I have already posted the traditional recipe for Glyko Karpouzi a few years ago but here’s a different approach, making it with mini watermelons and more fragrance.
Unfortunately I did not have some pickling lime, so I did not use it this time and as a result, it was not very crunchy. However, if you do have pickling lime, you can follow the first steps, shown in my above recipe.
Real watermelons from old seeds are deep red in colour, with black seeds and are very aromatic, sweet and delicious. I would prefer them any time but you rarely find real watermelons any more as the majority of them are grafted from gourds.
However, these huge watermelons, when ripe are quite good in taste but unfortunately here in Greece you have to buy it whole and a big one is around 10 kilos. In some supermarkets they do cut watermelons in half but still when shopping at the farmers’ market, I won’t go to the supermarket just to buy some watermelon or if I do, it’s still too much for us now that we are only the two of us. Our fridge is small, and apart from the fact that it occupies a shelf by itself, we have to be eating at least a kilo a day to get rid of it before it goes bad.
In recent years small watermelons have appeared in the Greek market. These watermelons are much more expensive than their gigantic cousins but for small families, like ours, a small watermelon is a good solution although it does not compare in taste. The skin of these mini watermelons is too thin for traditional spoon sweet but when I tried it, I noticed that it was very tender so I decided to give it a try, leaving a small layer of flesh on as well.
In order to make this preserve you need a small watermelon about the size of a regular football. Leave about ½ cm red flesh on it (see update below). Watermelon rind is of course tasteless, so add your favourite spices which will be absorbed by the peel.
As you may see in my recipe I used cinnamon and cloves and apart from my favourite fragrant rose geranium, I also added rosewater (or you can use blossom water as well). The addition of pomegranate syrup is optional but I added it, as apart from additional flavour, I also wanted to add a little colour to the rind. The result was a very aromatic watermelon preserve but as you may also see, visually it’s much more appealing than the traditional yellowish to green flesh.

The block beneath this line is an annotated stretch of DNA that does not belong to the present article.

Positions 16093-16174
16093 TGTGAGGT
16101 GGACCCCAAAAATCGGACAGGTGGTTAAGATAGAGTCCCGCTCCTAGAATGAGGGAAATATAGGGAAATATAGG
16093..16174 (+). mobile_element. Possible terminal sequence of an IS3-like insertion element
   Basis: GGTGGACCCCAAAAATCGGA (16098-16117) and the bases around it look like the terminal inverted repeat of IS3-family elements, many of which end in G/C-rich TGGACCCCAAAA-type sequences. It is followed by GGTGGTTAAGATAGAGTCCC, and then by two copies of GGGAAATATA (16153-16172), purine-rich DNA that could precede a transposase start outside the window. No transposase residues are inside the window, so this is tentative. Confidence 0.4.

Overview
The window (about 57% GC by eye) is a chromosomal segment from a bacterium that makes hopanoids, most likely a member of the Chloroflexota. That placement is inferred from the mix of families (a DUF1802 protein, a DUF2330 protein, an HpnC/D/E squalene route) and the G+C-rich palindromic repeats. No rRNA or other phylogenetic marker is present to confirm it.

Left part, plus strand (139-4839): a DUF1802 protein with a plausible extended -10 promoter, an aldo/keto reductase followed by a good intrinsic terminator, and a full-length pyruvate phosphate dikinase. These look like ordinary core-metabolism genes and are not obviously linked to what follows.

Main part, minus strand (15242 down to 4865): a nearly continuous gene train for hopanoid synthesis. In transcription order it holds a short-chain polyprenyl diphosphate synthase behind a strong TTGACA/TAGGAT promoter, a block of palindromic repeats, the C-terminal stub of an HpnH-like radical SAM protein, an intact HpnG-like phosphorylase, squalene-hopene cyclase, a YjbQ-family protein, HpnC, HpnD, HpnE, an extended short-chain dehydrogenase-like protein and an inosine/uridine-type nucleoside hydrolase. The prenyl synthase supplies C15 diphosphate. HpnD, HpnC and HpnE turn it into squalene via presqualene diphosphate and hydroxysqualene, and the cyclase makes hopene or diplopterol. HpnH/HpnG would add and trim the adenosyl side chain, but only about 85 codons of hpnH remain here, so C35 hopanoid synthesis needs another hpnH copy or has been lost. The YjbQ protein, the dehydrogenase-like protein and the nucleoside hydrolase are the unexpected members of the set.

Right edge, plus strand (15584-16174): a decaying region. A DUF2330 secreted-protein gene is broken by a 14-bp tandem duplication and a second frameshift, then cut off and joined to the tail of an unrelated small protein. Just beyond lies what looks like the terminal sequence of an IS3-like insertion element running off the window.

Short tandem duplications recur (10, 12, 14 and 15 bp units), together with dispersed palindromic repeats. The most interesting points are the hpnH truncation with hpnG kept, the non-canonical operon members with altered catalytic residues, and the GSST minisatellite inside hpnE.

Preparation time: 10 minutes
Cooking time: 30 minutes, depending on your stove*
- 1 kilo (2.20 lbs) watermelon rind (peeled)
- 4 cups sugar
- 4 cups water
- 1/3 cup lemon juice (2 juicy lemons) divided
- 4 fragrant geranium leaves
- 2 inch cinnamon stick
- 4 cloves
- ¼ cup rose water or blossom water
- ½ cup pomegranate syrup (optional)
- Peel the skin of the water melon and cut it into 1 inch pieces.
- Place in a bowl with water to cover it and add 2/3 of the lemon juice. Leave it for 3 – 5 hours.
- Add water (use the one you soaked the watermelon with lemon juice), sugar, fragrant geranium leaves, cinnamon and cloves in a pot and bring to a boil. It will take 2 – 3 minutes.
- After ten minutes of boiling, remove the cinnamon and cloves and any foam visible on top. Leave the fragrant geraniums and add the rosewater, pomegranate syrup and the watermelon rind. It will take 2 – 3 minutes again to come to a boil again. When it reaches boiling point, cook for 15 more minutes. Leave it on the ceramic stove top until it cools.
- Next morning put it on the heat again and boil for 10 more minutes or until the rind is soft.
- Add the remaining lemon juice and let it cool on the ceramic stove completely before storing in sterilised jars.
Serve chilled, as it is with Greek Coffee and a cold cup of water or add it on top of Greek yoghurt, ice cream or puddings.
*Note: The cooking process was made on a ceramic stove, which usually continues cooking after you turn off the heat. If using a different method, like gas for example, you should adjust time of cooking accordingly.
Update 2014: This is the first time I made any preserve using a candy thermometre.
This year when I bought a watermelon, its peel with thick, just perfect for making the preserve. I used the same recipe as above, only this time I used a candy thermometre, which I recently bought.
What I did is I put the peels (leaving some of the fruit on) in water with lemon juice for several hours and then used that water in which I added sugar and spices, as above.
I stirred it until the sugar dissolved and cooked the watermelon until I could poke it with a fork and felt soft.
I removed the fruit in a colander and let it drain and put back the syrup in the pot.
I boiled the syrup until it reached 105C / 220F.
Taking into consideration that the boiled fruit had already absorbed syrup, by adding it to the set syrup, that syrup would be mixed and make the syrup watery again. So, I put the fruit back in the pot, which made the temperature drop and boiled it again, so that the two syrups would be combined. I boiled it again until it reached the above temperature for a second time.
My conclusions about using a thermometre is that it is useful for someone who has never made preserves before. As I have been making preserves for many years, I will probably not use it again but surely I will need it for other recipes.
You can find many more Greek recipes in my cookbook “More Than A Greek Salad”, and “Mint, Cinnamon & Blossom Water, Flavours of Cyprus, Kopiaste!” both available on all Amazon stores.
Other relevant recipes:
Kopiaste and Kali Orexi,